In addition, 28 percent of the surveyed executives indicated that they have based their Section 404 programs, at least in part, on Auditing Standard No. 2 — a guideline for external auditors put out by the Public Company Accounting Oversight Board (PCAOB). By scoping out the auditor-aimed AS2, public issuers are attempting to anticipate what their auditors will look for, thus limiting the work they must perform. In a sense, they are gaming the Sarbox system. Acknowledges one finance executive: “The biggest factor is pleasing your external auditors.”
Pleasing external auditors may not have been what legislators had in mind when they passed Sarbox. The guessing game, while understandable, worries some. “The absence of guidance is a call to regulators, stakeholders, and external audit committees,” insists Joe Atkinson, operations leader of the governance risk and compliance practice at PricewaterhouseCoopers. “They need to help managers understand what effective internal controls look like.”
Everything in Triplicate
COSO was intended to provide that sort of help. First released in the wake of the savings-and-loan scandals of the late 1980s, the Coopers & Lybrand–developed framework was largely ignored by the corporate world until Congress passed Sarbox a decade later. Suddenly facing a looming deadline to report on the effectiveness of their controls over financial-reporting systems, executives at publicly traded companies began scrambling for guidance.
Many glommed on to COSO. For some, it was an obvious choice — particularly since the Securities and Exchange Commission and the PCAOB soon recommended (but did not require) the use of the framework. Recalls Dominique Vincenti, chief advocacy officer at The Institute of Internal Auditors: “If you were already using COSO, the only new piece [as a result of Section 404] was the disclosure.”
Few companies were in that position, however. Instead, IMA board member Malcolm Schwartz says many finance managers applied the “audit” approach during the first year of Sarbox compliance — that is, they tried to record every single control. That has proven costly. The SEC’s initial projections indicated that each public company would spend less than $100,000 to meet internal-controls reporting requirements. Later surveys showed the actual costs were, on average, 20 times that amount.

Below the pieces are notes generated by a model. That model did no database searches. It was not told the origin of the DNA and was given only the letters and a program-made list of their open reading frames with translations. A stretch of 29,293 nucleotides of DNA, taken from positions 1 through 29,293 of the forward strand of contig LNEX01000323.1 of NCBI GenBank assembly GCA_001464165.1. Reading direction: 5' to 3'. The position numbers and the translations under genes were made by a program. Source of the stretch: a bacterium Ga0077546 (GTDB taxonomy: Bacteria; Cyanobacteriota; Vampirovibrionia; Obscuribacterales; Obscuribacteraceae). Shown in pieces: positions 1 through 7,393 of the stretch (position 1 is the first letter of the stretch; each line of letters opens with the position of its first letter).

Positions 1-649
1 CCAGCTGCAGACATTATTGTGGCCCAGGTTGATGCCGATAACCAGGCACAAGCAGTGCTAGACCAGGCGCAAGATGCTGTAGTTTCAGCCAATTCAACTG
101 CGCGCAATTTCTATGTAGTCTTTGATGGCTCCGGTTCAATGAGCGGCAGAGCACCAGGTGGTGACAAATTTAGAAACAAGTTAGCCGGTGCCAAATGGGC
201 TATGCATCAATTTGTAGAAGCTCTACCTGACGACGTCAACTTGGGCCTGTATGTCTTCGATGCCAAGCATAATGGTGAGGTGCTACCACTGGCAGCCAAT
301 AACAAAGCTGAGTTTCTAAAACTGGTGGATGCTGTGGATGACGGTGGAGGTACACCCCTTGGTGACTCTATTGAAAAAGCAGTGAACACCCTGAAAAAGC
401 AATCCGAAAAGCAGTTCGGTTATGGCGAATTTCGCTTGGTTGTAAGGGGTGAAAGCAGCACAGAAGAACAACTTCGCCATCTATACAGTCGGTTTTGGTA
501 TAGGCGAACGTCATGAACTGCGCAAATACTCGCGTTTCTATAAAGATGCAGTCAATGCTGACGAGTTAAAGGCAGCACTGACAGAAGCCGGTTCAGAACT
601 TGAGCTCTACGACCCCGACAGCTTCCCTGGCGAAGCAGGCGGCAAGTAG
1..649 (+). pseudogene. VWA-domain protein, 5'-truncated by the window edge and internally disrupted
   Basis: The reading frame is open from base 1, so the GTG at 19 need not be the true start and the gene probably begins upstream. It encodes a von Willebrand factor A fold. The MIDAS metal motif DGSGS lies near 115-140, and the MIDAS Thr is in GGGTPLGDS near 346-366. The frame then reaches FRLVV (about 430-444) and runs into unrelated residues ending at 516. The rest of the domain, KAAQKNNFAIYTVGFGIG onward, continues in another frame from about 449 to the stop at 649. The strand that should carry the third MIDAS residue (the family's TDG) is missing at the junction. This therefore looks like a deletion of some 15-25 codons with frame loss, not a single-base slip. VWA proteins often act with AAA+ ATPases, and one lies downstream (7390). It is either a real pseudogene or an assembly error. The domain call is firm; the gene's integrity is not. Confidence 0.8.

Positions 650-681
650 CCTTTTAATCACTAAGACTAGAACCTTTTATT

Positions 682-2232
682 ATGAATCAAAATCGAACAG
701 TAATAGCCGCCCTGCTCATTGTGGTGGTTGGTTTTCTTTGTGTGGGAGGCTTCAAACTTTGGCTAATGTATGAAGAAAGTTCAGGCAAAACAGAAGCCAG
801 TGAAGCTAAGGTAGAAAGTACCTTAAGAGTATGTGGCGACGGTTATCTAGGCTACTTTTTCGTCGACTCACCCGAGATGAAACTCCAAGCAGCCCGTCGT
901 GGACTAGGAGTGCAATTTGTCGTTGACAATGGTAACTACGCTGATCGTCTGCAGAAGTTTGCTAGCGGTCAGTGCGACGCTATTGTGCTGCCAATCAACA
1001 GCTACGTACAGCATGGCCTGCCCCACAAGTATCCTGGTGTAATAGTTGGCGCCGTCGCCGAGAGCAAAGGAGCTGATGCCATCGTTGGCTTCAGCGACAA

Eric Balzer, CFO of Colorado Springs, Colorado-based Ramtron International, says that when he joined the semiconductor-device company just over a year ago, it did not have its internal-controls procedures set up for Sarbox. Since then, Ramtron has mapped many of its controls to the COSO template in flow charts, with headers that list the activity’s control objectives and risks. This practice puts Ramtron in the process-focused risk-assessment camp. As opposed to the more backward-looking coverage approach (examining financial account numbers and then attempting to document controls related to them), the process-focused approach targets work activities that might generate accounting errors. That, in theory, enables problems to be fixed before they land in the financial statements.
In Ramtron’s case, the objectives and risks of an activity are linked to related compliance requirements. When purchasing services and supplies, for instance, the Sarbox-based objective of paying appropriate prices is listed with the risk of outdated or incomplete price information. By monitoring the performance of controls through a process approach, employees become responsible for controls. Thus, the monitoring component of COSO gets linked to the control environment. “If you do that,” argues IMA’s Schwartz, “you can substantially reduce the amount of separate evaluations by the internal-audit department.”